These turned out great. Most of the mole bitters recipes I could find (there aren’t a lot) were, I felt, too simple. That goes against the spirit of what mole is, which is a complex mix of many flavors. For my mole bitters I infused cacao nibs, vanilla bean, cinnamon, ancho chile, coriander, cloves, and allspice. I was pleased that the chile calibrated exactly right: not too hot, but not too timid either.
I’m working on a second batch now. This time I think I will try gentian rather than wormwood as the bittering agent. Or come to think of it, reduce the wormwood and combine it with gentian. I will have to ponder the portions. Fortunately, I enjoy bitter flavors—wormwood is said to be the second most bitter drink, though I don’t know how scientific that appraisal is. It’s bitter, for sure.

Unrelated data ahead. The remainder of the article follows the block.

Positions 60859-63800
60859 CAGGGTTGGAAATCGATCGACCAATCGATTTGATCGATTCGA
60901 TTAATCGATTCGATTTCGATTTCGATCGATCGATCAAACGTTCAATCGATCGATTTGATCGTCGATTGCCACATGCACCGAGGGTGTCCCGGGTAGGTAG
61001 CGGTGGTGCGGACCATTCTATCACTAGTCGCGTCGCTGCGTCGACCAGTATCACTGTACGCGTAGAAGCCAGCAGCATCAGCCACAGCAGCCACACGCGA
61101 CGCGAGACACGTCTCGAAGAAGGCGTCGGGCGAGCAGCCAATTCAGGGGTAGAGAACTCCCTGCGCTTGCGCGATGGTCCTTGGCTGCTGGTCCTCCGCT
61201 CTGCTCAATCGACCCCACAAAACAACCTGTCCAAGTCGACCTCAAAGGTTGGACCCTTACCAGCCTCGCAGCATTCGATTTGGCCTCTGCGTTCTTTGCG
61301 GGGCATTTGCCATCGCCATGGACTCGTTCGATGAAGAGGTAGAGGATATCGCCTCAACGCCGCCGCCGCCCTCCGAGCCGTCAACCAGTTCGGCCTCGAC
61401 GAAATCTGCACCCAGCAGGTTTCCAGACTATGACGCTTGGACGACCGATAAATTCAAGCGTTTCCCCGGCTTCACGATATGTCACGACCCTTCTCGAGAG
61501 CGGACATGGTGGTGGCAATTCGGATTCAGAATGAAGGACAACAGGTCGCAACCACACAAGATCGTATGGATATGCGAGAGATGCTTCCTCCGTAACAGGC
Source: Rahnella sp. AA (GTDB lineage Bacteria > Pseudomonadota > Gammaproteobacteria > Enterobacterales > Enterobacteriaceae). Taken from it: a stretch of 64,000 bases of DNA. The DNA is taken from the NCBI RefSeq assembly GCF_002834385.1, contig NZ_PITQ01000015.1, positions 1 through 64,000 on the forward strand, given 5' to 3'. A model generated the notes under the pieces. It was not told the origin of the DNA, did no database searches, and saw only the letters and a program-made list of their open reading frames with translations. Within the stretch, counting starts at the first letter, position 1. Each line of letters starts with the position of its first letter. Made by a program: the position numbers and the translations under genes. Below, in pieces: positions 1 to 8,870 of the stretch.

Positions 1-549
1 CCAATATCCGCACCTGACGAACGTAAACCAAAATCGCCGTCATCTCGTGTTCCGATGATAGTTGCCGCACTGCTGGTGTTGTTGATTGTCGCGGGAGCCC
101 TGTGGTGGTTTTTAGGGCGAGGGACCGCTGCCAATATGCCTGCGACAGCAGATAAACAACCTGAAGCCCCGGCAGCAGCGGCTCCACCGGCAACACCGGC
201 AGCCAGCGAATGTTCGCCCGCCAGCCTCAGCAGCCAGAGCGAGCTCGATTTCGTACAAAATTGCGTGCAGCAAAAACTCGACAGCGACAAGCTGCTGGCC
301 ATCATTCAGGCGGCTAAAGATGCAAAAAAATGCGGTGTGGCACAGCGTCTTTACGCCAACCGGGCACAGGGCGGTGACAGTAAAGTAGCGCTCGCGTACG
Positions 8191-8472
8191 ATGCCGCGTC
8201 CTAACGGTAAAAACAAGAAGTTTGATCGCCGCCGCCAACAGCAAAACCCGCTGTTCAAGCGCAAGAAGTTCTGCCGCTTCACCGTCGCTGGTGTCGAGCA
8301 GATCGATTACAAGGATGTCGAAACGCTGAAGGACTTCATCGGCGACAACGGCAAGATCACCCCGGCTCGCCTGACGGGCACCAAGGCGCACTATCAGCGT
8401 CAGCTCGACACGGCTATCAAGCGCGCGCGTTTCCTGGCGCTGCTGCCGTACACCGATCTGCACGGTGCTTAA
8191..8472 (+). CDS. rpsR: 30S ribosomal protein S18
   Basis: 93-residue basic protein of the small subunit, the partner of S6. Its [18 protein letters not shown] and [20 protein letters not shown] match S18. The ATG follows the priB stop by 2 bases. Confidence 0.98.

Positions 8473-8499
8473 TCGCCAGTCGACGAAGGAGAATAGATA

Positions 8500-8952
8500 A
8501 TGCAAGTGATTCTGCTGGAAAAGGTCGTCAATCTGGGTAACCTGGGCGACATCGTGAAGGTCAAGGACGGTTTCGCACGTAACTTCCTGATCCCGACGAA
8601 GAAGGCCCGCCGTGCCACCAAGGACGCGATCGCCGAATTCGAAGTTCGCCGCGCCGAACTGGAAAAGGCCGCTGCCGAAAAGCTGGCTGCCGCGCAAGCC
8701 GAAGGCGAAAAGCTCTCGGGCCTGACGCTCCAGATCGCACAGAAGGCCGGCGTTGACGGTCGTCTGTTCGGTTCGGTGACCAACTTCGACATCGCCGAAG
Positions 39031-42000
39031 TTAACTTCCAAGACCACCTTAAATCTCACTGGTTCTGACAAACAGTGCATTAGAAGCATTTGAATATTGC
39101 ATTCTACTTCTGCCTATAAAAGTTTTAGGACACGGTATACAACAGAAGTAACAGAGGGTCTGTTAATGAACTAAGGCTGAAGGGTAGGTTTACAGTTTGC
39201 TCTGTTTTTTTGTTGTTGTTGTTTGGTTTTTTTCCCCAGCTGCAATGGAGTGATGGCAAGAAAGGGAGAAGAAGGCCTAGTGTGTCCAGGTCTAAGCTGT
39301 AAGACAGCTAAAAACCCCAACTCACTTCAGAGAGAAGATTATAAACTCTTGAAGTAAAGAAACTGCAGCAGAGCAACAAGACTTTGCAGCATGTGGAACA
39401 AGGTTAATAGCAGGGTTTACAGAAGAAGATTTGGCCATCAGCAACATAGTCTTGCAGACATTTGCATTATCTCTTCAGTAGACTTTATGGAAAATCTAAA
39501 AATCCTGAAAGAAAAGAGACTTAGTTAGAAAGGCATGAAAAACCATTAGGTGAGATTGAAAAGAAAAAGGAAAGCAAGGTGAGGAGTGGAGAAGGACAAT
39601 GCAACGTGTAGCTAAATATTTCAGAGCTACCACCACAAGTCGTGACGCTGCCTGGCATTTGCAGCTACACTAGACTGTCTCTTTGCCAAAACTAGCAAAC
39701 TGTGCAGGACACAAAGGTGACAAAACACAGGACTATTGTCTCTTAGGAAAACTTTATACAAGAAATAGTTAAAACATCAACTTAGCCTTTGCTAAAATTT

In making bitters I cut the grain alcohol with another spirit to reduce the proof and round out the flavor. The result should be about 50 percent ABV. (Some people do this with a watery mash cooked up from the infused solids. This is hard to fathom. I believe Mark Bitterman, who says that this water extract “tastes bland at best.”) This time I used a light rum, which I thought would be the most versatile, but I might experiment with other spirits. I’m tempted to try sake.
I’ve started using woozy bottles rather than two-ounce dropper bottles (though those are great for airline carry-on). So for these larger bottles I used Avery 5164 labels.
The macaw image was taken in Antigua, Guatemala. Maximon is a Maya folk hero/deity (he’s pretty cool). Read about Maximon here.
I endorse this recipe!
2 oz tequila (I have silver, but reposado might be better)
Some maraschino liqueur (maybe a teaspoon)
One or two dashes of Old Tom’s Maximon Mole Bitters
One or two dashes of Tom’s Citrus Bitters
Sweeten to taste with agave nectar
Shake with ice and strain.
If you’re feeling fancy, garnish with a twist of lime
BTW, I don’t sell Old Tom’s Bitters (nor does anyone else). To execute the recipe you will have to make your own.